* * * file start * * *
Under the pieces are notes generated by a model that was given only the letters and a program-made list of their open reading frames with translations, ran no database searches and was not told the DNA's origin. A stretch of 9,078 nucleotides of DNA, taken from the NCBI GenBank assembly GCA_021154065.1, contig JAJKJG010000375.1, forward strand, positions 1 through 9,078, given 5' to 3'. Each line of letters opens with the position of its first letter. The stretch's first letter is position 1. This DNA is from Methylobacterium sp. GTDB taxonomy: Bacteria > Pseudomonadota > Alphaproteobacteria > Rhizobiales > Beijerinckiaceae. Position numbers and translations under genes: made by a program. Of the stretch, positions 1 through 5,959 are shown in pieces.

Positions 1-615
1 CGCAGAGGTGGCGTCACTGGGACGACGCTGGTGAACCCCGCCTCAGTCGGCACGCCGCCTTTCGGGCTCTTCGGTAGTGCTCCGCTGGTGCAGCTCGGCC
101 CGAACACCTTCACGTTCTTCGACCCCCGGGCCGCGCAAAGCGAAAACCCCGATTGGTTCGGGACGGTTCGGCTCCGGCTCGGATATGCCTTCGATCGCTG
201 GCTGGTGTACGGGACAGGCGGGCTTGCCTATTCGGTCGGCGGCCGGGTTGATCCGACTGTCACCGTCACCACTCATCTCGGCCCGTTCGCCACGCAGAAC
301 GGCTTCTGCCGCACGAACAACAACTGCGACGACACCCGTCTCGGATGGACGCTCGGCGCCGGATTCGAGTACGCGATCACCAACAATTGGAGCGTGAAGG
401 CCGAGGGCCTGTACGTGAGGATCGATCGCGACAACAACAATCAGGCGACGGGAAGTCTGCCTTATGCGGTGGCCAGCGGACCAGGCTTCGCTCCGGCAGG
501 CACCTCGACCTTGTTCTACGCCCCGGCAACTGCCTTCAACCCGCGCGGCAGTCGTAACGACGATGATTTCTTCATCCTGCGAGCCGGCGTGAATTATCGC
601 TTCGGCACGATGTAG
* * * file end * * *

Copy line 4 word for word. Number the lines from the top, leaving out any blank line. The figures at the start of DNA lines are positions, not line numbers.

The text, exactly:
101 CGAACACCTTCACGTTCTTCGACCCCCGGGCCGCGCAAAGCGAAAACCCCGATTGGTTCGGGACGGTTCGGCTCCGGCTCGGATATGCCTTCGATCGCTG